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Taxes for a first year solo guy

Discussion in 'Business Operations' started by gulfjoe, Dec 28, 2013.

  1. 32vld

    32vld LawnSite Gold Member
    Posts: 3,984

    There is nothing to confront. You give him the numbers. He does his job.

    Running a loss is not an automatic advantage. Problem is trying to plan tax strategy at the start of the first year in business when you do not know how much you will gross or need to spend.

  2. gulfjoe

    gulfjoe LawnSite Bronze Member
    Posts: 1,626

    That was my plan before the first post. Thanks
    Posted via Mobile Device

    Posts: 1,343

    If you plan on getting a good accountant . Interview them and make sure they do what's best and legal.
    Believe it or not accounting is a fairly competitive field. You do not want to go with someone who may make marginal decisions to make themselves look good and in turn give you relief you may in fact have not earned.
    Posted via Mobile Device
  4. Roger

    Roger LawnSite Fanatic
    Posts: 5,923

    This is a very good point. I learned an accountant to deal with tax work is not any accountant that does tax work. You need to work with somebody who deals and understands small businesses. Some accountants focus on other areas of accounting, and just don't have the right understanding for the kind of service you need. For example, somebody who deals primarily in corporate accounting for large businesses is not a good candidate. Likewise, somebody may deal primarily with non-profit organizations. Again, not a good candidate. They may be very well qualified for what they do, but out of their domain with small business. Any preliminary discussions should include talk of their profile of their clients.
  5. britsteroni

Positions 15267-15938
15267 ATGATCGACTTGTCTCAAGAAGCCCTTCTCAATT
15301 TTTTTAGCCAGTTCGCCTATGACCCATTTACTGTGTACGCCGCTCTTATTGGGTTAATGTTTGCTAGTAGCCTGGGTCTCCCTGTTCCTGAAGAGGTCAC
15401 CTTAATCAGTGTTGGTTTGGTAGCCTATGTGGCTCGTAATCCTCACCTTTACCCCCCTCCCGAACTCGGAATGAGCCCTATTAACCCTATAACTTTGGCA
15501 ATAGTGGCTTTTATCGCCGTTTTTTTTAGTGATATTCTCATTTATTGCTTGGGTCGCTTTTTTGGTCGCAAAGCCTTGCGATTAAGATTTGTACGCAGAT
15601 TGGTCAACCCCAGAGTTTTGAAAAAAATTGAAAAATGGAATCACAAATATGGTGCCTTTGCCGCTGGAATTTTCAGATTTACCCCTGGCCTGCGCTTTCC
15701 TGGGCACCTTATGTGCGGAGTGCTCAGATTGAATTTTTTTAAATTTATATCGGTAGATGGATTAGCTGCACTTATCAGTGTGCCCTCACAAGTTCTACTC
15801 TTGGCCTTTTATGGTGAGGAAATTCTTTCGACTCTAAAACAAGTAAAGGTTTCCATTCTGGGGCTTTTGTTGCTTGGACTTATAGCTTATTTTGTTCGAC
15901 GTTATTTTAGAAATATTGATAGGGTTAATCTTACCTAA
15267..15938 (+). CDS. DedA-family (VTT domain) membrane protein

britsteroni LawnSite Senior Member
    Posts: 334

    I will add to Roger's comment above as well as the others.

    Instead of dealing with an accountant that deals with "small businesses," I would even search further for someone who deals with service businesses. Keep going and you can look for someone who deals with contractors on a regular basis. If you want to drill down further, you could look for someone advising lawn care operators. Obviously lawn care isn't a profitable enough niche to have a "Lawncare CPA," but you should be getting the idea.

    Just like a lawn care biz owner who tries to be all things to all people and fails, it is difficult for a CPA to be competent in every area of tax law. So look for someone who can provide solid advice on how to structure your business, knows the difference between tax planning and tax preparation, offers year-round advice, and understands how all this will work together to help you run a profitable business and keep more money in your pocket.

    I know it is hard at the early stages, but don't look based on price alone. If you are in this for the long haul, you want to partner with someone you like and can trust and he/she will be helping you with major decisions that effect your entire life. Don't look for the most expensive guy in town, but also don't look for the cheapest.

    I'm a CPA and advise small service business owners for a living, so if you have any questions I'd be glad to try and help.
  6. whiffyspark

    whiffyspark LawnSite Fanatic
    Posts: 6,110

    Taxes aren't that hard to do if you're solo. I've been doing my own for a few weeks are now
    Posted via Mobile Device
  7. shane-pa

    shane-pa LawnSite Senior Member
    Posts: 337

    Taxes aren't that hard to do if you're solo. I've been doing my own for a few weeks are now

    Hard - no. but in the OP situation with multiple income and charitables and losses, I would advise to seek the help of an accountant. there are tricks to optimize deductions that the average solo business owner doesn't know. I have an associate degree in business admin. I do my own taxes but will not do somebody elses because I don't feel comfortable advising them.
  8. Roger

    Roger LawnSite Fanatic
    Posts: 5,923

  9. whiffyspark

    whiffyspark LawnSite Fanatic
    Posts: 6,110

    Posted via Mobile Device
  10. 32vld

    32vld LawnSite Gold Member
    Posts: 3,984

    I do not find it contradictory.

    He has some college business behind him. His taxes are simple.

    He will not do someone else's taxes because he knows his limits and that not everyone's taxes are as simple and straight forward as his own.

    I read the weeks to be a typo. He most likely meant years.

    I can get away without a CPA at this time. And my friends wife is an accountant. I could probably do my own taxes. Though I do not know how good of a job I would do. And she did not charge me.

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